Belcore’s big night boosts Quakers above Brown


Penn rebounds from loss to hand the Bears their third straight Ivy loss


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Senior Rob Belcore scored a career-high 17 points and grabbed 10 rebounds, his second double-double of the season in Penn’s win over Brown 65-48.

Photo by Megan Soisson


PROVIDENCE, R.I. —The Penn men’s basketball team wasn’t about to let its quest for an Ivy title come to a halt this weekend.

The Quakers rallied after their first Ivy loss to Yale and, with some help from senior forward Rob Belcore, emerged victorious over Brown Saturday, 65-48.

“We know what we’re getting from him every night — his hard work and effort,” freshman Henry Brooks said of Belcore’s performance. “But tonight it prevailed on the stat sheet.”

Although it took nearly two minutes for either team to put points on the board, in the end, the Red and Blue (12-10, 4-1 Ivy) coasted past the Bears (7-16, 1-5) for their 100th win in the history of the series.

“Talk about bouncing back — that’s the magic of the Ivy League,” Belcore said. “That’s what you have to do. That’s what good teams are supposed to do. We’re a senior-led team, [myself], Zack [Rosen], Tyler [Bernardini] and Mike [Howlett]. We’ve been through the ringer for a long time and we’re not going to let this team fold.”

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Belcore led the charge for the Quakers in the first half with 10 points — an impressive effort for the defensive stalwart. His stellar play continued after halftime, as he recorded his second double-double of the season. Belcore finished with 17 points and 10 rebounds, along with three steals.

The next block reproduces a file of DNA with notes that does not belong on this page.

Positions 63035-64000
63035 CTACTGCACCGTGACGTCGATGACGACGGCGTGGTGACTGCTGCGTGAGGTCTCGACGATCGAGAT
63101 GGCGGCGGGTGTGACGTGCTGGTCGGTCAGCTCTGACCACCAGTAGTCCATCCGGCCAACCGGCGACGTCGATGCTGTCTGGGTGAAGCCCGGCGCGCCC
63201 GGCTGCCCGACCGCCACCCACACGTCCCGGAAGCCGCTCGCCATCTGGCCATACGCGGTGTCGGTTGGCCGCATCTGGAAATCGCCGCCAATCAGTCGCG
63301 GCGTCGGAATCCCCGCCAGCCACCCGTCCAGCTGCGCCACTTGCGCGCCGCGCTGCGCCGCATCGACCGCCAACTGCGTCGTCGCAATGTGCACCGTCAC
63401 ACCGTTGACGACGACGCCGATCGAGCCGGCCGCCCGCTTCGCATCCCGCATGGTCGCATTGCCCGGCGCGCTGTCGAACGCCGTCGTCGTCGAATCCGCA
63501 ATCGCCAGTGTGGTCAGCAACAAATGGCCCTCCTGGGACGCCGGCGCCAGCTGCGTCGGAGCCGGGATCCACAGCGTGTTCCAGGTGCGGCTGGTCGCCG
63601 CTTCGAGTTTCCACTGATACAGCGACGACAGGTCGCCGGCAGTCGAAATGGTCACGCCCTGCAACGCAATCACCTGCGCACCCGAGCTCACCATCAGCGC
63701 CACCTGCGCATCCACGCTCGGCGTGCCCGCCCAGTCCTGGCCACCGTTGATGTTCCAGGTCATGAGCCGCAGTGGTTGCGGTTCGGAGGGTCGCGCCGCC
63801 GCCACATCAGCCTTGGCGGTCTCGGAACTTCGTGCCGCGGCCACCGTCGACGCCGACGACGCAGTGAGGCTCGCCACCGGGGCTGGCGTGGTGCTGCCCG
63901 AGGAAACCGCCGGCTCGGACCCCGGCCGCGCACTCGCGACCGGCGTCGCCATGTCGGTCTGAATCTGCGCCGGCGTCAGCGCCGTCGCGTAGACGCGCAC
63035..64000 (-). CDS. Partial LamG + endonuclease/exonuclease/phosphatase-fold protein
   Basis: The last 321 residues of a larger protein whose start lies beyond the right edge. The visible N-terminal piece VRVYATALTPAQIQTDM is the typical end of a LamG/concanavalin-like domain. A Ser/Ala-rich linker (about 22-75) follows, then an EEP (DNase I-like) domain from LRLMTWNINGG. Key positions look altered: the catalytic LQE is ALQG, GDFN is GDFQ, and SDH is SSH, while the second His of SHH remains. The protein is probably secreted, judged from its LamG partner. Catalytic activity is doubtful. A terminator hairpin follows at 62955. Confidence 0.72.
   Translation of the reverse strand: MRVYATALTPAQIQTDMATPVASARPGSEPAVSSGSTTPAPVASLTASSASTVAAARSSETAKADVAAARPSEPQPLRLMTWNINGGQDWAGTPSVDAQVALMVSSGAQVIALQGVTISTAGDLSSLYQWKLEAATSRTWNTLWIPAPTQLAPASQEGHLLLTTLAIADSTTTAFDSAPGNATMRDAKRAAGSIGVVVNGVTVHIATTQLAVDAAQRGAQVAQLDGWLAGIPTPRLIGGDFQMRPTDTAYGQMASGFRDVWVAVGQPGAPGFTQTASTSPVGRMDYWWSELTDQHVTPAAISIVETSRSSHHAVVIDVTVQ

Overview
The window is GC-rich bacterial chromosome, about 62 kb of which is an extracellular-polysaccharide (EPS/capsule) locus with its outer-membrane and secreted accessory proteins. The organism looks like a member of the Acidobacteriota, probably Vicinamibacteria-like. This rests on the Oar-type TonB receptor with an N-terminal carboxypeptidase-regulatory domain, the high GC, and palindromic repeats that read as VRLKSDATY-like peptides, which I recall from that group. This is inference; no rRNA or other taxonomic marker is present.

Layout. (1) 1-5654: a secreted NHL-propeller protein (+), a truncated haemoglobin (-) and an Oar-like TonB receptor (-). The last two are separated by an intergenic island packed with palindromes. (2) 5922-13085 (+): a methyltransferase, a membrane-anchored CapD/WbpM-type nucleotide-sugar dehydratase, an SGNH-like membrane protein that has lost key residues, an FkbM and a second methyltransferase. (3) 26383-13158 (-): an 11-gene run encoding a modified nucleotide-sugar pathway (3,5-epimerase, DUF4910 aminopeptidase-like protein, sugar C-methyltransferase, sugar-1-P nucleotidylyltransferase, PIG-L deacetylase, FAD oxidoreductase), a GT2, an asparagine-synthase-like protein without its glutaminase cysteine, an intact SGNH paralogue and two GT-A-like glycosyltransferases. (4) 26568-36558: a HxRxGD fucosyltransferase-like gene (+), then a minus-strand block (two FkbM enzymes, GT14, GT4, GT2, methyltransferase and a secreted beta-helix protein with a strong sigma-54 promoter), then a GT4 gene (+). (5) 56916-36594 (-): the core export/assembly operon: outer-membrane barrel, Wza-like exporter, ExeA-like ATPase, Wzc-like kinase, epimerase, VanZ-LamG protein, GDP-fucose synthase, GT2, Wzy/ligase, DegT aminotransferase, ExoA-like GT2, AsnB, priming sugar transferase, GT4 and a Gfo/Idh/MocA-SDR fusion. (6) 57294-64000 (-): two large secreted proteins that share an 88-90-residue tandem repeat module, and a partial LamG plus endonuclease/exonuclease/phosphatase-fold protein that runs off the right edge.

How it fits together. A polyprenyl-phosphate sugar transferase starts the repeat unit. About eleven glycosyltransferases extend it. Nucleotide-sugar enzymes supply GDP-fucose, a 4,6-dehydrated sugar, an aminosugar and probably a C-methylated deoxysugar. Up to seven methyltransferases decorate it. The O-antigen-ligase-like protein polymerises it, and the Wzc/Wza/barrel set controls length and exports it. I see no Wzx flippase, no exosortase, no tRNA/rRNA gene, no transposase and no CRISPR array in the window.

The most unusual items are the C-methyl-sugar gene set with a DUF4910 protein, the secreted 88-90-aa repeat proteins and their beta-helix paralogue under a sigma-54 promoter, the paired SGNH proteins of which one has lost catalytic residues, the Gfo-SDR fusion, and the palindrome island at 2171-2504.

“I have no explanation,” Belcore said of the multitude of open shots he was given. “I don’t know Brown’s game plan, I don’t know what they were doing out there. I was just open. I had looks and I took them.”

Penn jumped out to an early lead, entering the locker room up, 36-21. But Brown went on an offensive run at the beginning of the second half, in which junior forward Andrew McCarthy racked up nine of his 20 total points. The Bears narrowed the Quakers’ lead to eight points with 12 minutes remaining on the clock.

“To [McCarthy’s] credit, he made some shots,” Allen said. “But to be quite honest with you, we took the foot off the gas a little bit at the start of the second half and we gave up two quick buckets and our interior defense wasn’t ready to play at the start of the second half.”

Belcore held himself personally responsible for McCarthy’s play at the beginning of the second.

“My guy got two easy buckets in the paint,” he said. “That’s something I shouldn’t have done. As someone who prides [himself] on [his] defense, that was completely unacceptable.”

Rosen propelled the Quakers’ offensive productivity, albeit in an atypical way. He put up his first points with 0:19 remaining in the first, scoring a trey to ice Penn’s first half lead. He netted 11 points on the night and led the team with five assists.

“That meant that [Rosen] was making the right decisions and trusting his teammates and letting the game come to him,” Allen said. “And that says a lot, when you [have] a guy who’s been scoring the ball at will to just have a selfless approach just about the game and playing it the right way.”

The Quakers face Harvard in a game of paramount importance Friday. The matchup, which pits two of the Ancient Eight’s top teams against each other, has strong implications on the title race.

“I don’t have to say [much] about how big of a game this is for league standings and just how well Harvard’s playing,” Belcore said. “We know what we have to do.”

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